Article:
Information put on YouTube is only as reliable as those posting it, even if the technology works perfectly. As anyone is able to put videos on YouTube, factual errors and flawed reasoning can pop up on YouTube just as much as they do in everyday conversation.

  3. avatar
    charo February 28, 2011 at 4:08 pm #

    Also in the video, James White who supports Berman’s bill but believes Obama was born in U.S.- “We should have some means to ensure that its the case” (referencing NBC constitutional requirement for candidates). His response indicates to me that he is answering to his constituency, but maybe he just believes in the bill.

  4. avatar
    US Citizen February 28, 2011 at 5:19 pm #

    I’m thinking that perhaps he took it from a position adopted about video in courtrooms and such.
    Something along the lines that video is irrefutable evidence.
    I can’t believe that he’d otherwise consider YouTube videos as infallible or prima facie evidence about anything.

    BUT…I should add that that the other day I observed something kind of strange.
    I have a friend that’s a right-winger.
    Not a birther, but definitely not about to throw any parades for Obama or endorse many progressive viewpoints or policies.
    He watches a lot of TV, I should add too.

    Well, we live in a very small town. At the corner of one of our major intersections, someone put up a sign that said the world is going to end on certain nearby date.
    I think it was May 21st, but it doesn’t really matter.
    What perplexed me was that this otherwise fairly intelligent friend called me up in a panic after having seen this sign.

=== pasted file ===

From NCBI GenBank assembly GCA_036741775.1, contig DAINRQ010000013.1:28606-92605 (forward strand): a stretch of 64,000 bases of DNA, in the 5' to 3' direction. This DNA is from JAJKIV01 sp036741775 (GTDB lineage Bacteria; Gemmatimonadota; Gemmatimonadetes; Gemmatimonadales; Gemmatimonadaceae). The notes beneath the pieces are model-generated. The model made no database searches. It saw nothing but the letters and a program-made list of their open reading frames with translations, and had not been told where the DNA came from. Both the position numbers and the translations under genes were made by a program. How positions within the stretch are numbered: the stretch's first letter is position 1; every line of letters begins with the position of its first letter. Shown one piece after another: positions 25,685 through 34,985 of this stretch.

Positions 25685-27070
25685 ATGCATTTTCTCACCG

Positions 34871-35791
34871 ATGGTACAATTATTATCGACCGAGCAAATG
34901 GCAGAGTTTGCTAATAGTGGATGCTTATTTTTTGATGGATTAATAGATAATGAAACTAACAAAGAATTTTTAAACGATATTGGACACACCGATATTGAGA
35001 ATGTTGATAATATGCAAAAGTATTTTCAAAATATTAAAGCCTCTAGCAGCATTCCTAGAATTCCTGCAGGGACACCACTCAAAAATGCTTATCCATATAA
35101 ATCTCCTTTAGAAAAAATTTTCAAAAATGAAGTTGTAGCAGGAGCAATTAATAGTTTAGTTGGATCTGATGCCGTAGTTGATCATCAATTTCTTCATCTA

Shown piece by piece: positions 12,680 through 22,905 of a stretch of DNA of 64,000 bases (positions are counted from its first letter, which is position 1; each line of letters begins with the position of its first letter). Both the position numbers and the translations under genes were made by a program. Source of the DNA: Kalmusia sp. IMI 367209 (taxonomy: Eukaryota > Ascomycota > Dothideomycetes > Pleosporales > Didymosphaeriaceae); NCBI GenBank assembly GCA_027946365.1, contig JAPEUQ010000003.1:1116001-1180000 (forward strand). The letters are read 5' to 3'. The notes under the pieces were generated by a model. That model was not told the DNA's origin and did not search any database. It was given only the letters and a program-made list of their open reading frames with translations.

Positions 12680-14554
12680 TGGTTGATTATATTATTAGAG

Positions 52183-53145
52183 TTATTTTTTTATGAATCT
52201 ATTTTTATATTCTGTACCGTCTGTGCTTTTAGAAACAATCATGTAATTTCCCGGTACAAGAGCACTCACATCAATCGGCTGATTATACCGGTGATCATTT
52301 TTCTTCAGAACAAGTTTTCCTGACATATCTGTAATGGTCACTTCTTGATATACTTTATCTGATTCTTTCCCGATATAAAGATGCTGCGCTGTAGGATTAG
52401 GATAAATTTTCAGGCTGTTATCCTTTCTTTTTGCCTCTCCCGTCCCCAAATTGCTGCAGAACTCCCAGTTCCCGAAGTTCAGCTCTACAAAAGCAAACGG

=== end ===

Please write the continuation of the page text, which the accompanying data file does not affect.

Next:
I had to “talk him down” logically and he did seem to trust me and settle down afterward.
    But it just struck me so odd that someone would see a sign that some unknown person staked into the ground and believe it at face value or at least allow it to affect them negatively to such a degree.
    It seems that some people truly do put more weight into something they read or hear about any external source.
    I don’t know if it’s a predisposition to worry and such a sign was enough to provide confirmation or if they have a place in their brain that regards the written word or videos as usually or always truthful, but it certainly opened my eyes to something I never knew existed.
    I understand the power of compelling writing and presentation, but this sign indicated no other agenda (religious, for example.)
    It simply said the world was going to end soon and apparently some people embraced it without any counter reasoning.
    Weird, scary and perhaps related to how Berman’s mind works too.

    One more thing: it’s harder to get a job at a supermarket than it is to become a politician in many ways.
    No one asks for a drug test, for example.
    I could be high as a kite and become a district rep easier than I could pack groceries into a bag.

  5. avatar
    obsolete February 28, 2011 at 7:53 pm #

    US Citizen: I think it was May 21st

    Crazy story- I have met people like this.
    BTW- May 21st is indeed the day the world is ending.

  6. avatar
    Sean February 28, 2011 at 10:00 pm #

    We don’t even know where Obama went to school. All we have is his word.

    hm.

  7. avatar
    Daniel February 28, 2011 at 10:06 pm #

    Sean:
    We don’t even know where Obama went to school. All we have is his word.

    hm.

    I don’t know what brand of underwear Obama wears.

    And, like where he went to school, it is neither any of my business, nor has anything to do with his eligibility.

  8. avatar
    Joey February 28, 2011 at 10:06 pm #

    Sean:
    We don’t even know where Obama went to school. All we have is his word.

    hm.

    His word and the class pictures with Barack Obama in them:
    For example, from Noelani Elementary School:
    http://1.bp.blogspot.com/_Cn61JM4kNR8/TLnHuP-zw-I/AAAAAAAABDY/iNzH8i4Lacw/s1600/obama+kindergarten.png

  9. avatar